IN THE summer of 1865 William Goodwin, a draughtsman at the Ordnance Survey in Southampton, married local woman Elizabeth Young.

She was the daughter of William Young a brewer and publican of the Tree House Inn in Love Lane, known today as St Mary’s Road.

Goodwin was originally from Maidstone and a corporal in the Royal Engineers.

Initially they lived at the Tree House Inn then set up their own home at 84 Milton Road close to the Ordnance Survey in London Road.

They later moved to Shirley Road and then to Bitterne Park from where William travelled to work on the newly electrified trams.

William and Elizabeth Goodwin had six children, including a son they named Paul Sidney but known as Sidney.

Sidney’s father was an accomplished amateur artist, as were many of the engravers and colourists at the Ordnance survey, and he often exhibited his work at the Southampton Art Society (SAS) which had been formed in 1885.

Sidney followed in his father’s footsteps becoming an accomplished water colourist and was sufficiently talented to make a living professionally.

He exhibited at the SAS when he was just fourteen years old.

Sidney wasn’t the only professional artist in the family for his Uncle Albert, his father’s brother, had studied with the Pre-Raphaelite artists Arthur Hughes and Ford Madox Brown and had gone on to exhibit at the Royal Academy and enjoyed international acclaim.

He toured Europe with John Ruskin and later toured Canada with his nephew Sidney.

Sidney drew inspiration from the sights around Southampton producing wonderful watercolours of local scenes and exhibiting them at the SAS.

Sidney Goodwin’s paintings are usually instantly recognisable as they usually feature a horse and cart.

He went on to travel extensively painting and exhibiting in Ireland before making his home in Australia where for some reason he adopted his mother’s maiden name and was known as William Young.

He died in Australia in 1944.

The second Sidney Goodwin was born in September 1910 at Melksham in Wiltshire. He was the youngest of the six children of Frederick and Augusta Goodwin who were originally from London.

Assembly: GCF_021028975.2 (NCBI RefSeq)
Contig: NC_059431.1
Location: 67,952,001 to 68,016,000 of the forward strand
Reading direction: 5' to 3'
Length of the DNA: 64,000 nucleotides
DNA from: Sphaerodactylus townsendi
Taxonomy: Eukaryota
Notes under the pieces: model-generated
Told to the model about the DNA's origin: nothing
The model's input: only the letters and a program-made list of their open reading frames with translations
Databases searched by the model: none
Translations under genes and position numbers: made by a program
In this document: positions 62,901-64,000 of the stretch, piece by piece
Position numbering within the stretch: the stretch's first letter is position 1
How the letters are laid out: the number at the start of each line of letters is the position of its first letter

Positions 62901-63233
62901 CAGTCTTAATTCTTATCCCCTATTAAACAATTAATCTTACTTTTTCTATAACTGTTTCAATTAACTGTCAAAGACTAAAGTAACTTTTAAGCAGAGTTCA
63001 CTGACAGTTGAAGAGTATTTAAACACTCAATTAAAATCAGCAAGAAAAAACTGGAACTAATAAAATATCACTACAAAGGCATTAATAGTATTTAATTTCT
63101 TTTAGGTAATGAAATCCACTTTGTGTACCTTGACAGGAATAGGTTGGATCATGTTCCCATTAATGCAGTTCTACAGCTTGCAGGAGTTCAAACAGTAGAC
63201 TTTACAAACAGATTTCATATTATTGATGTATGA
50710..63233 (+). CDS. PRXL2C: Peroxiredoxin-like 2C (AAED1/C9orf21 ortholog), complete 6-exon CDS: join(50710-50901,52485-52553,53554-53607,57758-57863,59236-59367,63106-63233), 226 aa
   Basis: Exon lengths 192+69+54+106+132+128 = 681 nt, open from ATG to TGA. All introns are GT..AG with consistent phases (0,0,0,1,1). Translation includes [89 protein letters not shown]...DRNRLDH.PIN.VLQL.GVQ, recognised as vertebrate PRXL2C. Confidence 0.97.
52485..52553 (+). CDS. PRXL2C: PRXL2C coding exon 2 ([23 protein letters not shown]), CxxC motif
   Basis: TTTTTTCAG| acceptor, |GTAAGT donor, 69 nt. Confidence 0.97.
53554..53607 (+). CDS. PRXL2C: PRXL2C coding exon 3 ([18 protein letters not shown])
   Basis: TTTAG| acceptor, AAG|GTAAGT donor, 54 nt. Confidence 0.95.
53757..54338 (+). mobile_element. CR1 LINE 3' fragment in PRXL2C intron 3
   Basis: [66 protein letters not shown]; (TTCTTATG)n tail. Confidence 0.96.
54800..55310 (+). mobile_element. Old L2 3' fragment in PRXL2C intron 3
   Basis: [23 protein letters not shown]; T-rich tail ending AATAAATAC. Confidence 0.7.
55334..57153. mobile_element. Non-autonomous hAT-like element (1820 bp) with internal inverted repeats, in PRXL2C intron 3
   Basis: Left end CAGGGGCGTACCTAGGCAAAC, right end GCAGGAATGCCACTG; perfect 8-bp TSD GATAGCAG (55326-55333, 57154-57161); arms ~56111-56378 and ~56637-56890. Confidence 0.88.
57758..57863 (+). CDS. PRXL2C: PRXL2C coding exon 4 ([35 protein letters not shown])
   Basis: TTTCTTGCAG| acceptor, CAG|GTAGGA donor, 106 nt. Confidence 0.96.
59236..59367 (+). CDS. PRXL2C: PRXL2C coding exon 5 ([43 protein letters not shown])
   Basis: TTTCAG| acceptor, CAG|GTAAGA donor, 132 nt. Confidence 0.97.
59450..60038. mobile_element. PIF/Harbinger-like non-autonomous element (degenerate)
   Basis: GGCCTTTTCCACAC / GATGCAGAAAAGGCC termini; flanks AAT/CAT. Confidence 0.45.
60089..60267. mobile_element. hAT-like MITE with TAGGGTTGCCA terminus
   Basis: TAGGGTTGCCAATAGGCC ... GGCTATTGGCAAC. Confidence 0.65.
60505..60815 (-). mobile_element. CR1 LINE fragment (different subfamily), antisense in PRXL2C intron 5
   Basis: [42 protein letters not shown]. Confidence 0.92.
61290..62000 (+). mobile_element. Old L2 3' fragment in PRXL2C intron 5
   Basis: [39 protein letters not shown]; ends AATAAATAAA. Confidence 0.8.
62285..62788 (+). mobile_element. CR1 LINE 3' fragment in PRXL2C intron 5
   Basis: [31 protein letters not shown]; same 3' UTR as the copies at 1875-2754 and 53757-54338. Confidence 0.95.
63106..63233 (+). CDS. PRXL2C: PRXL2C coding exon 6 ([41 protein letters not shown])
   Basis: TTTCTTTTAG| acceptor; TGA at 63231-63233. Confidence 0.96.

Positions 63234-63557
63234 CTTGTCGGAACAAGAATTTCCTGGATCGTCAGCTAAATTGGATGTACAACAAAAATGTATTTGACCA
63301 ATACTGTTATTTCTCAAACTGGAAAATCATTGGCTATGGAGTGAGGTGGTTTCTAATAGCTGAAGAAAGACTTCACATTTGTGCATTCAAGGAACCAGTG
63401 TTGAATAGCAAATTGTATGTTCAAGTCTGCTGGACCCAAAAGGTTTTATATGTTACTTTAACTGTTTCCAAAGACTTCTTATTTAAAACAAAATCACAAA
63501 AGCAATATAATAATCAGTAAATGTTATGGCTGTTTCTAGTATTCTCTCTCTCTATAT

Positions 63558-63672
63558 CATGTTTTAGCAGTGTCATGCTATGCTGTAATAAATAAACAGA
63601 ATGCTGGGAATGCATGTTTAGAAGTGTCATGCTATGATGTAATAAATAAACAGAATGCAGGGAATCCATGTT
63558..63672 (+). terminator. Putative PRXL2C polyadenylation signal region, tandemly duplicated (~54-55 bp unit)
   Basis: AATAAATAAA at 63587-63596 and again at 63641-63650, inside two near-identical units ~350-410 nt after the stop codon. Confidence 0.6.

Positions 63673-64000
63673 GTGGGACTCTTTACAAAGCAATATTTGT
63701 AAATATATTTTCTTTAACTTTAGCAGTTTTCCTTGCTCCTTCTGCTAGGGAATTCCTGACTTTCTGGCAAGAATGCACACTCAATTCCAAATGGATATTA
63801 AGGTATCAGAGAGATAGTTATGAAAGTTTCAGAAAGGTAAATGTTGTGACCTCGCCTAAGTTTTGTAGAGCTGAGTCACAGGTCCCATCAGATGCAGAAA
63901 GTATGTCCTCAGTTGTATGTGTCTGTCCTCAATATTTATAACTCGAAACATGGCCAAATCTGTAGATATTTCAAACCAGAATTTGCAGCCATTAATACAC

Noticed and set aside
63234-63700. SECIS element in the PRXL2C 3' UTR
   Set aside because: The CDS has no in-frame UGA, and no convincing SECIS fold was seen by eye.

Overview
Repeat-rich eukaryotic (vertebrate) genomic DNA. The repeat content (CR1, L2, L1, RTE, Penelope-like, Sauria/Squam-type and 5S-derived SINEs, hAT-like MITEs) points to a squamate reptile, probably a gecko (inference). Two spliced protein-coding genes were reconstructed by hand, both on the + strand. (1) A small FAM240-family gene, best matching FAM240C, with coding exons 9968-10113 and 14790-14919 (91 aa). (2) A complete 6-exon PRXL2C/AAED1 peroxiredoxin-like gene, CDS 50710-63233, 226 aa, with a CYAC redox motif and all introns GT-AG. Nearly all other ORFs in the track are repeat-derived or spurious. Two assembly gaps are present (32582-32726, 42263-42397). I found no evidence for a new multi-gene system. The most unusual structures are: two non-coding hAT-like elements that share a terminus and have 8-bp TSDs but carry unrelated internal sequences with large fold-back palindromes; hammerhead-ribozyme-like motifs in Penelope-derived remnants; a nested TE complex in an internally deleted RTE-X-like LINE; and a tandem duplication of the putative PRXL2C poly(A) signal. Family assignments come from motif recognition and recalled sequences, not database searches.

Frederick Goodwin had a brother who had emigrated to the USA and on a visit home persuaded Frederick that his future lay in America.

He and Augusta agreed so the family packed their belongings and booked third class passage to America on the SS New York.

Their tickets were from Southampton to New York but because of the National Coal Strike the SS New York was delayed and the family were transferred to the RMS Titanic, a newly built ship of the White Star Line which was making its maiden voyage.

As was usual for third class or steerage passengers the family were separated with Frederick and his sons berthed in the bow or front of the ship and Augusta and their daughters together with 19-month-old Sidney at the stern.

They sailed on the April 10, 1912, but near midnight on April 14 the infamous ship hit an iceberg and began to sink.

By the time the Goodwin family and many other steerage passengers arrived on deck all the lifeboats had gone and the entire family drowned when the ship sank.

On April 17, 1912 the cable ship Mackay-Bennett was employed in recovering bodies from the sea, following the sinking, when her crew came across the body of a small boy they estimated to be about two years old.

The men were so affected by the discovery that they placed a pendant inside his coffin which simply said “Our Babe” and paid for a monument inscribed “To the Memory of an unknown child” to be placed on his grave in the Fairview Cemetery at Halifax, Nova Scotia. This child’s grave became a symbol for all the children lost in the sinking.

In 2007 Canadian researchers using DNA testing were able to identify the child as Sidney Goodwin.

His body was the only one from the family to be recovered.

Godfrey Collyer is a tour guide with .